While they differ in their discussion of Being after this life, Death and Non-Being share the same sense of the end of life as a crisis. There is something about this world that ends permanently, that cannot be regained or recalled even in the afterlife. This sense of loss is quite powerful, and moreover is a stark contrast to ideas we may be more used to hearing, such as how suffering in this world is compensated for by reward in the next, and how this world is just an entry-way to the more real existence in the next world. These ideas aren’t necessarily mutually exclusive, but it is a stark contrast. Other ideas from Hazal that indicate that death is a crisis might be Lo’eg LeRash, the idea that the departed are bothered by their inability to perform mitsvot. This is clearly the same idea as “Death” that we have looked at here, where there is a distinct form of existence after this life, but it is missing a crucial aspect of this life. So too the mishnah in Avot (4:17) which states that one moment of good deeds in this world is better than all of the next, though that also states that one moment of bliss in the next world is better than all of this one, and is thus more complicated.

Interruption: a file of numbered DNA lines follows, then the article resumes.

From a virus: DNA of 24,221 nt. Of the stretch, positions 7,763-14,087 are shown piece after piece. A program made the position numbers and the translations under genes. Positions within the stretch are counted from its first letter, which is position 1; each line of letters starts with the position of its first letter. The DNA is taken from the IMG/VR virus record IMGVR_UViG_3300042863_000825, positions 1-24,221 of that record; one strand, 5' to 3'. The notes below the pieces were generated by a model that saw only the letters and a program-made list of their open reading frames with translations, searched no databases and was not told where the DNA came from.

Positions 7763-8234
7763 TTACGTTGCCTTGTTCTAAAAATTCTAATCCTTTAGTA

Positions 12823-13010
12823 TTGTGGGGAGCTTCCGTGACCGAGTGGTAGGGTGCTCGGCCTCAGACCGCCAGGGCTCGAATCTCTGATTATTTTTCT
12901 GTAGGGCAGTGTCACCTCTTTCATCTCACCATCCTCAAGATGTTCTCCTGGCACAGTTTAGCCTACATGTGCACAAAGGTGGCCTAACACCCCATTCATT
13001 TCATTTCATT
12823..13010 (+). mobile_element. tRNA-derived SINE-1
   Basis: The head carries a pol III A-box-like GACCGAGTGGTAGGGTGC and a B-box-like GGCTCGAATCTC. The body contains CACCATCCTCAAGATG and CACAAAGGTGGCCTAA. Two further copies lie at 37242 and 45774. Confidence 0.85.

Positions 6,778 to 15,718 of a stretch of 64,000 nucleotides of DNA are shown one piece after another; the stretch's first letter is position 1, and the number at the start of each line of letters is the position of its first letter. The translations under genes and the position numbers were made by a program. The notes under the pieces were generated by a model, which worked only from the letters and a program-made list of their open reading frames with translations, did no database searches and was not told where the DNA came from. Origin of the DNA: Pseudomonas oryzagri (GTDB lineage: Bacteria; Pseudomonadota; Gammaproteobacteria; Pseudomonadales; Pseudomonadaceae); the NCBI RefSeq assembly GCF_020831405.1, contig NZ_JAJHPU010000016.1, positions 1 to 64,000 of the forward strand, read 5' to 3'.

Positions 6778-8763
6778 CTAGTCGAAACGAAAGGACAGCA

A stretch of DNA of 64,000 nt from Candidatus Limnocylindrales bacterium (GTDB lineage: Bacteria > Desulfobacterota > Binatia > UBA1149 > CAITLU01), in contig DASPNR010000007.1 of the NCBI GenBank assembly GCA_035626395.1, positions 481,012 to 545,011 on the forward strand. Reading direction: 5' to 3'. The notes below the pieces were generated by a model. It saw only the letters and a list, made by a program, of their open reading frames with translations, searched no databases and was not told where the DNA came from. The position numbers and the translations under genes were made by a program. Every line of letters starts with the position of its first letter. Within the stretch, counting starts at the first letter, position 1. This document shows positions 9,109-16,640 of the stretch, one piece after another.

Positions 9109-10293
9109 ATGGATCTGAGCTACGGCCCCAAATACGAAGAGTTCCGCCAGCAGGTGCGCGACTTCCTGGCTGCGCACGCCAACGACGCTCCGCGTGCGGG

As with my piece on the subversive aggadah about tefillah in Masekhet Berakhot, I don’t have a specific point I’m getting at with this piece. I just think that it’s an interesting and somewhat surprising viewpoint to find in Hazal, and it’s worth talking about. I would to hear any questions or comments.

 

[1] Sourced in the second chapter of Moshe Halbertal’s “People of the Book,” in a discussion of interpretation and the Principle of Charity.

[2] The ever-scholarly David Nagarpowers has pointed out to me that both historically and content-wise, Epicurus may be a more apt comparison than Heidegger. However, I’ve chosen to stick with Heidegger due to the sense of movement inherent in both Shmuel’s “the world that we are departing from” and Heidegger’s “being-towards-death.”